Should young children be vaccinated against influenza? How can the efficacy of a new influenza vaccine (a new vaccine must be formulated every year) be assessed for indication in young children?

On June 10, Dr. Steven Black, professor of pediatrics, Cincinnati Children's Hospital, Ohio, U.S., presented an analysis of clinical trial results on new influenza vaccines published in recent years1, which brought key evidence to answer these questions. The study which he spoke about at the 29th annual meeting of the European Society for Paediatrics Infectious Diseases (ESPID), in The Hague, demonstrated that: the standard measurement of protection for influenza vaccination may not be applicable for young children; and there is a need for pediatric influenza recommendations based on appropriate correlates of protection.


A Public Health Concern

Two reasons make pediatric influenza a major concern. First, influenza has a high morbidity rate in children. While the burden of pediatric influenza is currently under evaluation in Europe, the first results of the European Paediatric Influenza Analysis (EPIA) project show that during flu season, between 0.4 percent and 18 percent of children consult a physician for influenza-like illnesses, the majority of which are influenza2.

Second, children are identified as a major reservoir from which the virus can disseminate to the general population and, especially, to the number-one high-risk group, the elderly.

Unfortunately, until recently, influenza vaccines proved to have a lesser efficacy in young children than in adults, and the view was often taken that it was useless to vaccinate them. However, the potential availability of a new generation of adjuvanted vaccines for children has recently brought hope. Dr. Black cited a two-year clinical trial conducted in Germany and Finland by Timo Vesikari and Markus Knuf, which showed that the Fluad adjuvanted influenza vaccine protected 86 percent of children aged 6 months to 6 years, while a nonadjuvanted vaccine protected only 43 percent1.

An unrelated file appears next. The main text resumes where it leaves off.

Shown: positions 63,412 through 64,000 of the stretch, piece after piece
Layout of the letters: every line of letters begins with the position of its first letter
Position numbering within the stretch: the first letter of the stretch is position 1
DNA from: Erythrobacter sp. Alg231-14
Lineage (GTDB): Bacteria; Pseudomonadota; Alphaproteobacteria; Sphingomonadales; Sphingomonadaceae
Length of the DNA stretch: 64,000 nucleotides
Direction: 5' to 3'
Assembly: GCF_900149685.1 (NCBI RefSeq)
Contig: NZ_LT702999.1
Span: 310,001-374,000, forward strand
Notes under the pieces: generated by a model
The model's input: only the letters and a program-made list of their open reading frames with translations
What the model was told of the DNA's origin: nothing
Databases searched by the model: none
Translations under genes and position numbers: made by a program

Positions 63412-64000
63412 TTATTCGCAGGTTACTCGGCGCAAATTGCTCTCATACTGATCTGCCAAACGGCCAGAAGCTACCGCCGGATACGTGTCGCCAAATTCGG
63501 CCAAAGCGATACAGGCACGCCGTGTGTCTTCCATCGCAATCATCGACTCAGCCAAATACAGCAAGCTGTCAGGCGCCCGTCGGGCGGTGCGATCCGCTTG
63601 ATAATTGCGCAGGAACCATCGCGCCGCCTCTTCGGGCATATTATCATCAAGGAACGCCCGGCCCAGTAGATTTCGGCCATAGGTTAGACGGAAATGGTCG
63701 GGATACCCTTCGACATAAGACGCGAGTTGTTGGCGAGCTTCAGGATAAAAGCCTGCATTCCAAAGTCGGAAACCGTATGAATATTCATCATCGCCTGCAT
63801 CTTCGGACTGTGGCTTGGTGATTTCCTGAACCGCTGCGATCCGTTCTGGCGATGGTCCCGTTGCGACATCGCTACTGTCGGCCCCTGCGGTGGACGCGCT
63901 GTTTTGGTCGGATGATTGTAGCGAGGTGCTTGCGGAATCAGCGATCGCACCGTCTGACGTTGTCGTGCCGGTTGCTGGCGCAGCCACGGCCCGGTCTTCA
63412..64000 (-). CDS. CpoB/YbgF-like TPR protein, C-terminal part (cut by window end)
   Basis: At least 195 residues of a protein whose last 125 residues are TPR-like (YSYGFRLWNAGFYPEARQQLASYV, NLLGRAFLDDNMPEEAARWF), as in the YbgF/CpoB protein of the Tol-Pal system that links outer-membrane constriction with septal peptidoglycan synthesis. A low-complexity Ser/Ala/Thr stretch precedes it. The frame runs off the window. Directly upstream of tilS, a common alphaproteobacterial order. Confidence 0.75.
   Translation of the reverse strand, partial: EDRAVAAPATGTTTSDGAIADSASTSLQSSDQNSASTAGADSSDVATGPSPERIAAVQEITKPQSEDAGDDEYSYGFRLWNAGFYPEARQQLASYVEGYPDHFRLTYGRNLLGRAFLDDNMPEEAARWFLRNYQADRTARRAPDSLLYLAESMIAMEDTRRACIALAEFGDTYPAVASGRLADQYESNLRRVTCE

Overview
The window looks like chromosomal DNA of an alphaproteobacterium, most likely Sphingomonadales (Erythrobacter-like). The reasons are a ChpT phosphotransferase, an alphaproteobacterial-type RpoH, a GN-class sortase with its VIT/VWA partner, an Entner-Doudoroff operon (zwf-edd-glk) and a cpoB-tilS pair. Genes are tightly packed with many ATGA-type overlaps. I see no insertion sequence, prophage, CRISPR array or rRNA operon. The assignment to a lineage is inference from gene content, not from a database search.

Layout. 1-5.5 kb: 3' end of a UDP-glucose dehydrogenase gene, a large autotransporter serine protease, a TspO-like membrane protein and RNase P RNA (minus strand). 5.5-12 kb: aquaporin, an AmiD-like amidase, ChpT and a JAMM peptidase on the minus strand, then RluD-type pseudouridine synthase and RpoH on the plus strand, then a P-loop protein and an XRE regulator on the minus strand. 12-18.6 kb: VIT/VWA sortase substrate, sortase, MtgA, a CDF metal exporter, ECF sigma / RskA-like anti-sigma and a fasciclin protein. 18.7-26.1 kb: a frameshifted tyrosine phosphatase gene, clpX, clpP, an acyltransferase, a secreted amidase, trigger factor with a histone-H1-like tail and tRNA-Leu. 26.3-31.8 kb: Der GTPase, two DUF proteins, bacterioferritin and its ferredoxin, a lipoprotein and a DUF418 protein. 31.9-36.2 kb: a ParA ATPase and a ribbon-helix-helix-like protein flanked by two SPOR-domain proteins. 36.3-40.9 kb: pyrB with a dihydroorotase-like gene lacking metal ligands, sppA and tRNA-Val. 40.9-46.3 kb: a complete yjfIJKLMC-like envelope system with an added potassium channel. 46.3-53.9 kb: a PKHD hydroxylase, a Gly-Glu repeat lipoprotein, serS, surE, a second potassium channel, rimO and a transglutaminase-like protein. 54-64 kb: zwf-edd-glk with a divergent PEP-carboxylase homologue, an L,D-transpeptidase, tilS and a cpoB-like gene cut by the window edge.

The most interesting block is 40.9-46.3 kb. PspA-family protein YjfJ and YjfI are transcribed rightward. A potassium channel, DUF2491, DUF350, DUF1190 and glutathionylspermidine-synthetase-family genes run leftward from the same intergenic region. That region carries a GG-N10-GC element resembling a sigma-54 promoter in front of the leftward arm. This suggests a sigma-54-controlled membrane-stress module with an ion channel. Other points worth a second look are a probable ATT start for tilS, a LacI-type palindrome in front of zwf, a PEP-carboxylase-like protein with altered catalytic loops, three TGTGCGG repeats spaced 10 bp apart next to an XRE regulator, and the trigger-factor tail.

Antibody Levels as Predictors

Working on the data collected during the above-mentioned trial, Dr. Black went further and looked for children’s correlates of protection. Correlates of protection are biological measurements, in this case antibody levels, associated with protection against a disease. His results offer both an explanation for the better protection offered by the adjuvanted vaccine and a means to predict the efficacy of newly developed vaccines in young children.

The key factor is the antibody levels induced by the vaccines, measured in titers. “In 1972, it was established that a titer of 1:40 had a correlate of protection of 50 percent of vaccinated people,” said Dr. Black. “This titer has been used as a criterion to register the influenza vaccine, even though 50 percent was not that high of a protection. I showed that this level of antibody is far from having the same efficacy in children as in adults.” The data presented by Dr. Black demonstrated that children between 6 months and 6 years old need an antibody titer almost three times greater (1:110) to benefit from the same protection as adults.

“The higher efficacy of adjuvanted vaccines is associated with the higher levels of antibodies they induce,” Dr. Black explained. The study showed that a nonadjuvanted vaccine induced antibody titers higher than 1:40 in 65.2 percent of vaccinated children and had a clinical efficacy of 45 percent, while these figures were, respectively, 98.7 percent and 89 percent with an adjuvanted vaccine.

Practices Must Change

“These results show standard measurement of protection for influenza vaccination in adults is not suitable for young children whose immune systems are still maturing and therefore need more help to fight off infections,” said Dr. Black. “This calls for a rethink of how we protect against these infections in the first years of life and ultimately pediatric influenza vaccination recommendations based on appropriate correlates of protection.”